Writer: Sara Kenney
Artist: John Watkiss
Colorist: James Delvin
Letterer: Jared K. Fletcher
Review by Deanna Chapman
Surgeon X is the latest in new titles from Image. It takes place in 2036 and the first page of the comic is propaganda for the Antibiotic Preservation Act. If you aren’t paying close enough attention, you may just flip on by it thinking it’s an ad page. The issue runs for about 40 pages so it’s jam packed for a first issue.
The premise behind the story is that Dr. Rosa Scott was working in a hospital, which had their antibiotics use cut in half. She quits and goes rogue, so to speak, and stars performing surgeries in a basement. Her brother is on board, as is her twin sister’s husband. It’s a futuristic take on medicine, while being a realistic take on politics. It’s a story that will definitely make you think about the future considering 2036 is only 20 years out for us now.
Surgeon X is Sara Kenney’s first stab at writing a comic book. While it felt obvious she wasn’t a seasoned writer in this medium, it was well written. It has an interesting plot and doesn’t give too much away about all of the characters at once. While it’s a longer issue than you typically get with most titles, it has a good pace to it. The flashback scene works well to let the readers know how we arrive at the present day situation.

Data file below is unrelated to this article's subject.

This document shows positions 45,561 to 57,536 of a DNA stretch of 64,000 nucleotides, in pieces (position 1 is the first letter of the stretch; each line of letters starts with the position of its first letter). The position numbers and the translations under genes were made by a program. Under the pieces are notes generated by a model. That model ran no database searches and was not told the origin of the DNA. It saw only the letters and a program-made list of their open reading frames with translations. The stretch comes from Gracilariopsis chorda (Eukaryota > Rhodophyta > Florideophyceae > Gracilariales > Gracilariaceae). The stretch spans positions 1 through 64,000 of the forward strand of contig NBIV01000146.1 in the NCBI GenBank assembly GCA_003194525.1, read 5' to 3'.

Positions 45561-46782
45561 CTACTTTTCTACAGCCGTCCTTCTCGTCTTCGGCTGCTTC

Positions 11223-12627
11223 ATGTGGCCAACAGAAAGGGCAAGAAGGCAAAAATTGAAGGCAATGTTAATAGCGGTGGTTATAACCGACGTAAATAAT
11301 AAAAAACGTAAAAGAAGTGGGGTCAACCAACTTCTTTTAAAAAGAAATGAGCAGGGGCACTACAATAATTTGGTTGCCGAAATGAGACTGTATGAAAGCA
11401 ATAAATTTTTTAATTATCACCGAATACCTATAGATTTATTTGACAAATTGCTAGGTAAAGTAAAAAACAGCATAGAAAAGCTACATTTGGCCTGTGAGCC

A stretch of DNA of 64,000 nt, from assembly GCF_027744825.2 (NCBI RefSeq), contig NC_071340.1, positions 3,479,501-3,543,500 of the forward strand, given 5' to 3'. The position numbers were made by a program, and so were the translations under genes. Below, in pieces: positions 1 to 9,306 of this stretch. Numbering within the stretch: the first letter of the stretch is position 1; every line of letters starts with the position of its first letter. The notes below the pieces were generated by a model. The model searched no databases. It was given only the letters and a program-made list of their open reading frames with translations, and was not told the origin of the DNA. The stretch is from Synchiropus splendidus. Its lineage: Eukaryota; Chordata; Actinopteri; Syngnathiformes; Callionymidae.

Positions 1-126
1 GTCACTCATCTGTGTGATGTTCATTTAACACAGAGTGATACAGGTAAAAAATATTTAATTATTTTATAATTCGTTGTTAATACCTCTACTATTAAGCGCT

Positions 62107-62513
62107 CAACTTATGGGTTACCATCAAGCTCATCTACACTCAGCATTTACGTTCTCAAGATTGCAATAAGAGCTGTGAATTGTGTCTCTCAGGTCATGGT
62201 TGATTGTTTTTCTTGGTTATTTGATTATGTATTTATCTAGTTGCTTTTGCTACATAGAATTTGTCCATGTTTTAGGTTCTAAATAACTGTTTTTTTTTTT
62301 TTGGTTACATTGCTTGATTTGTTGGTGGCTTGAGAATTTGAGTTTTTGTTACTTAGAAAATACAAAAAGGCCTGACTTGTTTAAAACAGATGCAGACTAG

John Watkiss and James Delvin team up as the artist an colorist. There’s a star difference between the current day setting and the flashback to two weeks earlier. This was a point of attention because it helps you remember what moment you’re in. Plus, a hospital should be much brighter than operating on someone in a basement. Their styles blended well in showing the grittiness of Rosa’s situation and the harshness of the bombing.
A quick note on the lettering from Jared K. Fletcher. He makes it nice and neat, even though we all know that’s not what it looks like when you read a doctor’s actual writing. Thankfully that is not something we need to do in this issue. The irony in that is something extra to enjoy.
Verdict: Check it out. This series might not be for everyone, but it has a meaty first issue with a bit of a twist at the end (which I didn’t mention because you’ll just have to read it yourself). Image has a knack for picking some great stories from new creators, and this one has some potential. Take a chance on it with the first issue and see if you find it entertaining.